Modern Linux distributions like LinuxMint provide a nice GUI which is highly configurable. There are so many options and possibilities that most users new to it cannot find where things are configured.
Finding the right options means taking some time to understand how things interact and work together. I will focus on changing the format of the date/time that is shown in the panel.
Following your first intuition, a click on the date/time reveals a pop-up with an item called “Date and Time Settings”. When opened it allows to basically change a few settings like “Use 24h clock” and “Display the date” but the format cannot be configured at this point.
The solution is simpler then expected. When I first was looking for this setting, I was checking the region settings, as well as many other places until I realised my question is all wrong.
Who or what is displaying the clock down there in the corner? No, it is not the panel itself. It is an applet like many others that does exactly this tiny task only. The right question was not where to change the date format, but where to configure that applet.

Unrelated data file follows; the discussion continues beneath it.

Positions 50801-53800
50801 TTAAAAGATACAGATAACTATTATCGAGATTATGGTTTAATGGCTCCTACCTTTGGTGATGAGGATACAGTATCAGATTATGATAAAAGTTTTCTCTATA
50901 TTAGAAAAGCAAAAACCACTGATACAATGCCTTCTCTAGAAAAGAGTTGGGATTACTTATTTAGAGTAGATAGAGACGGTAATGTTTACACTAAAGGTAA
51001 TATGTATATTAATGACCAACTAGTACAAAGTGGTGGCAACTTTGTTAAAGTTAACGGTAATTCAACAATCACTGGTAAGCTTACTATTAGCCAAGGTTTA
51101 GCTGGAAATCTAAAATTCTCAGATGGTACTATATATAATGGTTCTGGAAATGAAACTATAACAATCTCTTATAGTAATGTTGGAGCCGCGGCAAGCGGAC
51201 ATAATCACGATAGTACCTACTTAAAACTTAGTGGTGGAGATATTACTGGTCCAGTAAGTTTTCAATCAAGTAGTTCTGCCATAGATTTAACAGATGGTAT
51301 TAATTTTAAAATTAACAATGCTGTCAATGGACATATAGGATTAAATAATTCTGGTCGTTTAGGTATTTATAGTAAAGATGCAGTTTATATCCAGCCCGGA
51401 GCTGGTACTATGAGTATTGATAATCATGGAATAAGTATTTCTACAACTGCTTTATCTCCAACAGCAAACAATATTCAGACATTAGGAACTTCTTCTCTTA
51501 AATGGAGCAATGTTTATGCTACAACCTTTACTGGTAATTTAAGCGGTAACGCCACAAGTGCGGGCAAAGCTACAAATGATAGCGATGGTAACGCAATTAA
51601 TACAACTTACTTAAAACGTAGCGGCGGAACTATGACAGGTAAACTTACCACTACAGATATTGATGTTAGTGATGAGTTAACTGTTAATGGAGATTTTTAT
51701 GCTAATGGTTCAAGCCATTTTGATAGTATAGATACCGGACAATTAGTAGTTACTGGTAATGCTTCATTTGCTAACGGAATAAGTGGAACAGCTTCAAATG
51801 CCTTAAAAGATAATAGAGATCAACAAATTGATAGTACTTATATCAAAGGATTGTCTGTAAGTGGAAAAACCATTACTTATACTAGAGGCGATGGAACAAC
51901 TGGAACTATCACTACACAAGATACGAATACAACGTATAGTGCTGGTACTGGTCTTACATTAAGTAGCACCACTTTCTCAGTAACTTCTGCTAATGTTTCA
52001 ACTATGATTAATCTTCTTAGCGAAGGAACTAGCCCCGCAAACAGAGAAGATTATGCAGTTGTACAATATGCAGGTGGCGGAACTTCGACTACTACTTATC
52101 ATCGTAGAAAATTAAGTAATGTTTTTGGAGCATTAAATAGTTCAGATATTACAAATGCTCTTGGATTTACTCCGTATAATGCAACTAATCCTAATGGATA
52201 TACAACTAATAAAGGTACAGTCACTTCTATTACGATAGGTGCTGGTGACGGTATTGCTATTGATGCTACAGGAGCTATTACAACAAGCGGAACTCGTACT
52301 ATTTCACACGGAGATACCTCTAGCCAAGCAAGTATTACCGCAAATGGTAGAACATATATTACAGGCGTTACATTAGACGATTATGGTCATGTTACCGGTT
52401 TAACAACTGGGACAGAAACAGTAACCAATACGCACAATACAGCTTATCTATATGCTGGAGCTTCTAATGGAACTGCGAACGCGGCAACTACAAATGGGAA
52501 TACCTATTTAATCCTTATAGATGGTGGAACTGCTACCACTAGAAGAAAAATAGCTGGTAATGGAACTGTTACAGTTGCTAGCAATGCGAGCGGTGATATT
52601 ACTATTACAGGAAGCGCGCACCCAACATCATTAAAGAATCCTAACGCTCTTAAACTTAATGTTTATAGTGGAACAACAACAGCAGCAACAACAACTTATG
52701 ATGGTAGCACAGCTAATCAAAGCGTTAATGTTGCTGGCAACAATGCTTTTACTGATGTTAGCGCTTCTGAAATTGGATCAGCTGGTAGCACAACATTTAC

The “System Settings” Application provides an easy way to configure the whole system, but with all the components it is sometimes not that easy to know where to look. In this case, in “System Settings” the section “Applets” allows the configuration of all available applets.
As with many things, there is a short-cut to access these settings. This short-cut is right there. With a right-click on the date/time, a context menu opens as shown in the screen-shot below.
A simple click on “Configure…” directly opens the settings for the applet called “Calendar”. In the widget settings, the date format can be defined completely independently from the system’s region settings.
And even without understanding the syntax of the format string, the nicely placed button underneath the format field will directly send you to a very helpful website.
Not only does this website explain the strftime(3) syntax, it is possible to select a predefined preset or create your own format via drag and drop on the “build your own” tab.
Read more of my posts on my blog at http://blog.tinned-software.net/.